Aug. 16 (UPI) -- Students should be trained to treat injured victims in case of a school attack, Department of Homeland Security Secretary Kirstjen Nielsen said Thursday during a Trump administration school-safety meeting.
The Federal Commission on School Safety, which convened for the fifth time since the mass shooting at Marjory Stoneman Douglas High School in Parkland, Fla., in February, was chaired by Education Secretary Betsy DeVos.
Members of the administration discussed methods to increase school safety and improve responses to future attacks, including a "focus on best practices for school building security, active shooter training for schools, and practitioner experience with school-based threat assessment," according to the Department of Homeland Security.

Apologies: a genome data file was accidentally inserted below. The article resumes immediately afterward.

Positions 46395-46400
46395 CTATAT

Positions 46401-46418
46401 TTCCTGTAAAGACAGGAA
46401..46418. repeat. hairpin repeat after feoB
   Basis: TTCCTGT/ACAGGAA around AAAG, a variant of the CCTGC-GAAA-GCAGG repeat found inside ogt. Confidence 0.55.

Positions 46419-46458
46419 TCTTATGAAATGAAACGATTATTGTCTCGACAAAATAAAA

"We're also working to mitigate the potential consequences of a successful attack," Nielsen said at the meeting. "We recently established a $1.8 million grant to enable schools and other groups to train high school students with the skills necessary to stabilize the injured and control severe bleeding."
John Verrico, a spokesman for the DHS' Science and Technology Directorate, told ABC News the School-Age Trauma Training will teach high school students basic first aid for use in "any sort of disaster."
During the meeting, Max Schachter, the father of one of the Parkland victims, urged the commission to appoint a school safety czar.
"This commission is doing good work bringing together all these subject matter experts and best practices," Schachter said, according to the New York Post. "But after Columbine, after Virginia Tech, after Sandy Hook, they also had a commission. Those commissions made recommendations. My question to you is: Who is going to be responsible for following through after this commission ends?"